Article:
Tyrell Turner, CPA, CGA Manager of Business Services Transit and Parking Strategy
705-739-4220 x 5187
The City's Parking Strategy outlines how parking will evolve as Barrie continues to transform.
In August 2019, the Parking Strategy team started working with residents, community stakeholders and other City departments to develop the
2020 Parking Strategy.
Since January 2020 the team has been creating recommendations that were
presented to General Committee on October 19, 2020, along with a
staff report. If approved by City Council on October 26, 2020, the recommendations will be implemented over the next year.
The 2011 Parking Study conducted by transportation consultant Genivar analyzed demand for parking in the downtown and on the waterfront. The results informed the recommendations of the 2012 Parking Strategy and Rate Review Report. The report includes proposed parking principles, methodology for the development of the parking model and long range financial planning assessments.
Draft Final Parking Study (December 2011)
Parking Strategy & Rate Review Report (February 2012)
Yes, a competitive bid process was completed to select a Parking App with robust capabilities, including remote top-up when your parking session runs out, promotional codes for discounted parking during events and in-app wayfinding to nearby parking. Planning for the soft launch of the Parking App is underway.
The Parking Strategy recommends the City complete a Wayfinding Master Plan. This is an opportunity to create consistent branding across the corporation and reduce confusion around the boundary of the downtown and waterfront.
Yes, the Parking Strategy recommends a $0.25 increase to the hourly rate, a $1.50 increase to the daily rate and a 10% increase to monthly and annual passes. The last rate increase was in 2014, so these changes will bring Barrie in line with peer municipalities and the inflation rate. Currently, the Parking Reserve is a user-funded program (not supported by property taxes). This model is most fair because it does not charge taxpayers who do not use the parking system (i.e. those that do not drive or do not own vehicle). Parking rate increases are necessary to get the Parking Reserve to a sustainable position by 2031. To reach a sustainable position sooner, more drastic rate increases would be necessary.
Parking lots should only be redeveloped in strategic situations where the project will act as a catalyst for growth in the downtown because demand is projected to exceed effective supply in the year 2041. Maintaining municipal parking supply in central locations such as the Collier Street Parkade is essential to avoid future parking issues. The 'Parking Equilibrium Policy' was included in the draft of the new Official Plan to secure the ability to negotiate the replacement of municipal parking during redevelopment.
A costly parking expansion project is not considered a good use of funds at this time, because it requires sacrificing valuable green space on the waterfront and the additional capacity is not needed outside of the summer season. Future demand projections confirm that parking issues will remain limited to summer weekends on the waterfront. Instead, the Parking Strategy recommends a Shuttle Pilot Project that connects underutilized downtown parking lots with Centennial Beach. The intent is to shift demand for parking away from the waterfront and encourage visitors to support local businesses.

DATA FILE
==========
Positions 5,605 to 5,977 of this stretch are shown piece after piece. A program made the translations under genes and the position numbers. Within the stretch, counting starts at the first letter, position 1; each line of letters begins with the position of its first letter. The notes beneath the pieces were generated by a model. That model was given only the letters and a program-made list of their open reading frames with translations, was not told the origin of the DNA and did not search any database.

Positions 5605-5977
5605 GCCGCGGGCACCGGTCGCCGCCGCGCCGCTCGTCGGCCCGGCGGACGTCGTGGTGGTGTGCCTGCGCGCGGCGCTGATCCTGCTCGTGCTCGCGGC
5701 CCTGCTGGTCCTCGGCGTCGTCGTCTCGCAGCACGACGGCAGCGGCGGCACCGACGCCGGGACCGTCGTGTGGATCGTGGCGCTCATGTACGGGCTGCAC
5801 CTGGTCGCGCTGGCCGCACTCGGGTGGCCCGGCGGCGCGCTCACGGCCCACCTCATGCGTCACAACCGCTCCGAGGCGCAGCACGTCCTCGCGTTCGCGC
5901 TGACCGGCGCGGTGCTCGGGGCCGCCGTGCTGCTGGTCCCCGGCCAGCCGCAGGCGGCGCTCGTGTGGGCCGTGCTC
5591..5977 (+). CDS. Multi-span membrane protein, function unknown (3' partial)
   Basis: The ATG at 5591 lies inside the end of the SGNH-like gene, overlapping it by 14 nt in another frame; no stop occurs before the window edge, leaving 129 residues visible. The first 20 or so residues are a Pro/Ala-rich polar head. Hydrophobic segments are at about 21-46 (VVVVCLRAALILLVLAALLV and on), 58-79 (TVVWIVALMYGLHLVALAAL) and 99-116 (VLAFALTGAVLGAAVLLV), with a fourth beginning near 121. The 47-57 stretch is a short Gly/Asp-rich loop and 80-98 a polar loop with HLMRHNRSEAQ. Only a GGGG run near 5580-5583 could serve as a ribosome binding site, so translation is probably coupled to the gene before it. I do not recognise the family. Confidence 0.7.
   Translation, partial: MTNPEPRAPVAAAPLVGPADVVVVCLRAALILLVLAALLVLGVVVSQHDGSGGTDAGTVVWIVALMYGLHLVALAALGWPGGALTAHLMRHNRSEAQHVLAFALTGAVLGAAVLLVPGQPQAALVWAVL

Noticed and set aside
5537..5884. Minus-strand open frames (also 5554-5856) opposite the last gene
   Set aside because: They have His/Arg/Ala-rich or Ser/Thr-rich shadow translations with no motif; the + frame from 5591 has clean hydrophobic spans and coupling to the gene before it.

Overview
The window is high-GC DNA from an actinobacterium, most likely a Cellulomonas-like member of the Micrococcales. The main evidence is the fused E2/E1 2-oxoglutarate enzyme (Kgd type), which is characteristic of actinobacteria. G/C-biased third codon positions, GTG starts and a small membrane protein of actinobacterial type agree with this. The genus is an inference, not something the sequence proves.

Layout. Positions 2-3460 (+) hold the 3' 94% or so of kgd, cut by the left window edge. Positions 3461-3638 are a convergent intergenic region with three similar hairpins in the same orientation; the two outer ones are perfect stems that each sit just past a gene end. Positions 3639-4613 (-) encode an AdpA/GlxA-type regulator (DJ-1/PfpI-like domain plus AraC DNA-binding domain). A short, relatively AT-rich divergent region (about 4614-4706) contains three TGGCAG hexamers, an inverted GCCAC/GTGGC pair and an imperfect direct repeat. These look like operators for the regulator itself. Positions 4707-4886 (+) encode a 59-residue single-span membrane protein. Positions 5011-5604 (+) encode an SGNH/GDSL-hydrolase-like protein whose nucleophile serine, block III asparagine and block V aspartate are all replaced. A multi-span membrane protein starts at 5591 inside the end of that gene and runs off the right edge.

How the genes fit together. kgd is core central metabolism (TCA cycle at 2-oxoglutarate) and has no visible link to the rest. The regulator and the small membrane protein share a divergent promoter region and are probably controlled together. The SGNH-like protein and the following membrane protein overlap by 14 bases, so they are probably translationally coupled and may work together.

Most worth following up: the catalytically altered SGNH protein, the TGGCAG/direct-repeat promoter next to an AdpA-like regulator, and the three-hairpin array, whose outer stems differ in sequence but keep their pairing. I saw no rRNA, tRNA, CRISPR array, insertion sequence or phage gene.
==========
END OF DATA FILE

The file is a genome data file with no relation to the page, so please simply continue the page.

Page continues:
Yes. In 2021, the City will optimize the pricing structure by assigning green parking passes to parking lots with high utilization and yellow parking passes to parking lots with low utilization. Green parking passes cost more than yellow parking passes. The price difference will drive behaviour change, easing congestion at busy lots and making underutilized lots such as the Collier Street Parkade more appealing. This was the original intent of the existing pricing structure, but it needs to be updated to reflect the latest trends in demand.
There are 29 on-street parking spaces on Gallie Court and Quarry Ride Road near RVH. These parking spaces are extremely well used because they cost $2/hr, while the hospital parking lots charge $6.50/hr. The City is increasing rates to $5/hr to better align with the hospital rates while still providing a discounted parking opportunity.
This change is estimated to take place in 2022. Engagement with business owners showed this was the preferred approach to addressing the deficit, as opposed to introducing Saturday paid parking, because it impacts all businesses equally. Currently, the patrons of daytime businesses such as retailers must pay for parking, while the patrons of evening businesses such as bars do not. Currently, the Parking Reserve is a user-funded program (not supported by property taxes). This model is most fair because it does not charge taxpayers who do not use the parking system (i.e. those that do not drive or do not own vehicle). Parking rate increases are necessary to get the Parking Reserve to a sustainable position by 2031.
Staff developed a Waterfront Spillover Parking Policy to enable a flexible, targeted approach. During the summer season, on-street parking restrictions will be applied within a 500-metre walking distance of a waterfront access point. Staff will have the discretion to extend or reduce the 500 metres based on feedback from residents and approval from the ward councillor.
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